Milton Hershey School Alumna Serves on COVID-19 Front Lines in Connecticut
While these are extraordinary times—we are extraordinary people. Many of our Milton Hershey School graduates are on the front lines of the coronavirus (COVID-19) pandemic and they are bringing hope to others. These are their stories.
Dr. Aisha Stroop ’94 is an emergency medicine physician at Greenwich Hospital in Greenwich, Connecticut. In her nearly two decades working in emergency medicine, she said she and her colleagues have never experienced anything like coronavirus (COVID-19).
“I worked through H1N1, Hurricane Sandy, every really bad snowstorm and hurricane, and Ebola. We were prepared for those. But this, we were not prepared for at all,” she said. “It was as if overnight, it just exploded. We went from zero cases to 90 percent of the people in the ER having [COVID-19].”
On top of fighting a virus that has a range of complexities, she and her colleagues are also fighting public opinion that is just as complex.
“Social media and the internet have good and bad advantages,” she said. “There is a lot of false information out there and when you don’t know anybody who has the virus, people think it’s a hoax. Many people aren’t taking this seriously and it’s frustrating because people are losing their lives. If they spent a day in the emergency department, maybe they would understand.”
Despite the many challenges associated with this pandemic, the community surrounding Greenwich Hospital has stepped up to rally behind its frontline workers—bringing in generous food donations for hospital employees, clapping outside of the hospital at 7 p.m., and checking in through text messages and phone calls with encouraging words.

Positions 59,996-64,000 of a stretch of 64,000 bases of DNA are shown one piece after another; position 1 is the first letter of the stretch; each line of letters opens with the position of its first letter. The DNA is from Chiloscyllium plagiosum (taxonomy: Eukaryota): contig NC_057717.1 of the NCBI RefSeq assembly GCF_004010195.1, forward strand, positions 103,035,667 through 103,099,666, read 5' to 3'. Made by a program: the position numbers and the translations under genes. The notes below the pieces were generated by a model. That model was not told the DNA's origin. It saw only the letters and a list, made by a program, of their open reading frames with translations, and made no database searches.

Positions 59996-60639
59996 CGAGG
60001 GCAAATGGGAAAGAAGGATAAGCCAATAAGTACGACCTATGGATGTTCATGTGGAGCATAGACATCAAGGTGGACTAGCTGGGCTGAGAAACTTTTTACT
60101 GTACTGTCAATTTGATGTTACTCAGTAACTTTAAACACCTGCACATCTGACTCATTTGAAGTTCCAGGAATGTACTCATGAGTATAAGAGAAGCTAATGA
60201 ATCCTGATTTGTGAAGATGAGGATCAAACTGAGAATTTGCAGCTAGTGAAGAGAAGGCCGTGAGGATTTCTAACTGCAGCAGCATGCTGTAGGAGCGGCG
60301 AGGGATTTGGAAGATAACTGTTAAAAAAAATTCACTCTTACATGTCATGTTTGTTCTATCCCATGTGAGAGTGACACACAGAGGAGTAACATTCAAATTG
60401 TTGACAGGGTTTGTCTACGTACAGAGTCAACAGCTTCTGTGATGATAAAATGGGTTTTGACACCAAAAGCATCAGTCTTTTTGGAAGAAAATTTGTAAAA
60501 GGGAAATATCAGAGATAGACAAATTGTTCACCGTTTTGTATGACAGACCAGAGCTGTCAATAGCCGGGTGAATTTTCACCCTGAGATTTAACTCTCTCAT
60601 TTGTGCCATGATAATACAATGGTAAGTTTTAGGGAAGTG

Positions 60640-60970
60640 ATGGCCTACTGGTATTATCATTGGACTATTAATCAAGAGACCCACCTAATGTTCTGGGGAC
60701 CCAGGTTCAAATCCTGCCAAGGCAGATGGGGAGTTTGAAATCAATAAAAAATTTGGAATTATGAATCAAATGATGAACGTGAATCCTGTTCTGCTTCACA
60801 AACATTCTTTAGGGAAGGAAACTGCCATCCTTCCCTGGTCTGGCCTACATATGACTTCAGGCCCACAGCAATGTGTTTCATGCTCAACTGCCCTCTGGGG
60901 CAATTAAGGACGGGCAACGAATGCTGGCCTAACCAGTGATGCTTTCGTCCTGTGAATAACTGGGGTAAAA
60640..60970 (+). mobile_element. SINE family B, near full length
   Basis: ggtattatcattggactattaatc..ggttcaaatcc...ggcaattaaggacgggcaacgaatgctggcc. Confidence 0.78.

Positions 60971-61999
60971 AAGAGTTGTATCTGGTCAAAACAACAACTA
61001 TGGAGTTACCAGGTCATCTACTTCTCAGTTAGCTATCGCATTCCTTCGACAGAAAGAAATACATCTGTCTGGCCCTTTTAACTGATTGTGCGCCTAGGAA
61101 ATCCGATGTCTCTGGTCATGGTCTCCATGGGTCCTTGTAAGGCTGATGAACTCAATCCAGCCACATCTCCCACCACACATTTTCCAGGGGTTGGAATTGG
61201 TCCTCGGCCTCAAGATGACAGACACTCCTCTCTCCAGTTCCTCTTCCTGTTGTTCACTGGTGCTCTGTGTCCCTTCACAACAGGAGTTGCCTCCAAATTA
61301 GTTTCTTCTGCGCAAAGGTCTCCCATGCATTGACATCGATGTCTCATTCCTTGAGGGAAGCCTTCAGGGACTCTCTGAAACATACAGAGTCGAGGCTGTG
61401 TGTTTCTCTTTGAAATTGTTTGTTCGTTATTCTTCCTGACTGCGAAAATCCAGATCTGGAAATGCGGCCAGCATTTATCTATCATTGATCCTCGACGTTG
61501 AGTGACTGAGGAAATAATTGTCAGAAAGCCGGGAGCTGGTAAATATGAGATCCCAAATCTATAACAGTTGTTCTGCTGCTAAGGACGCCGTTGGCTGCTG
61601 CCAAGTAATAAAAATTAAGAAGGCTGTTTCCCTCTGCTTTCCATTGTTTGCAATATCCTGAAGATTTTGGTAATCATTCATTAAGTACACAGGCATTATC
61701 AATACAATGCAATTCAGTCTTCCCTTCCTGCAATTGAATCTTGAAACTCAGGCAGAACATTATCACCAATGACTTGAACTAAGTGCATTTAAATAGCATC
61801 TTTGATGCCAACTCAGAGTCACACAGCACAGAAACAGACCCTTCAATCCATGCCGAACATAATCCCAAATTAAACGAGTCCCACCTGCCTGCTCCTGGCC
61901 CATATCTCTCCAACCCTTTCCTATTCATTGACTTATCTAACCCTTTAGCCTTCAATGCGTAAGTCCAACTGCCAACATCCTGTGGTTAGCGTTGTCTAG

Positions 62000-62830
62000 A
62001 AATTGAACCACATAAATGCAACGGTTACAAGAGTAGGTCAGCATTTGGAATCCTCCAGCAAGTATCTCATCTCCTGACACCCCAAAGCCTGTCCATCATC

“As emergency medicine physicians, you have to have this fearless approach to your job. But we’re all moms or dads or family members. And I think all of that adds to the cohesiveness of trying to get through this,” she said.
Aisha normally works part-time, but under the circumstances, she’s picking up extra shifts and working around 30-hours a week.
“We are the first line, literally, when it comes to life and death situations. We have a tremendous impact on how the care of patients will proceed,” she said. “Right now, there is no standardized treatment for [COVID-19], so our heads are spinning as to what to do.”
Aisha came to Milton Hershey School at the age of 11. She learned to be independent and gained confidence in making decisions on her own. She also learned leadership skills through her participation with the track and field team—where she was the PIAA District 3 champion for seven consecutive years, earning multiple gold medals.
“MHS blessed me with an extended family that will be in my life forever,” she said.
After graduating from MHS, Aisha earned a bachelor’s degree in human biology from Brown University, where she participated in track and field and was a member of the Heptagonal Championship Team, the Ivy League women’s track champions. She went on to complete a medical degree at the Penn State College of Medicine, where she won the Lehigh Valley Hospital Community Service Award, awarded to a medical student who displayed exemplary service in the community; and the Dean’s Award, an academic scholarship awarded to a college student who displayed academic excellence. Aisha specialized in emergency medicine by completing a residency at Newark Beth Israel Medical Center in New Jersey. Following her residency, she was an emergency medicine physician attending at JFK Medical Center and Nyack Hospital, both in New York.
“[My career] is very rewarding, because when you go home and you know you actually saved someone’s life, you can’t get any better than that.”
Do you know of an alum on the front lines of the COVID-19 outbreak? Is it you or someone you love? Share your stories with us! Submit them here ➡️ https://bit.ly/2VhrOT4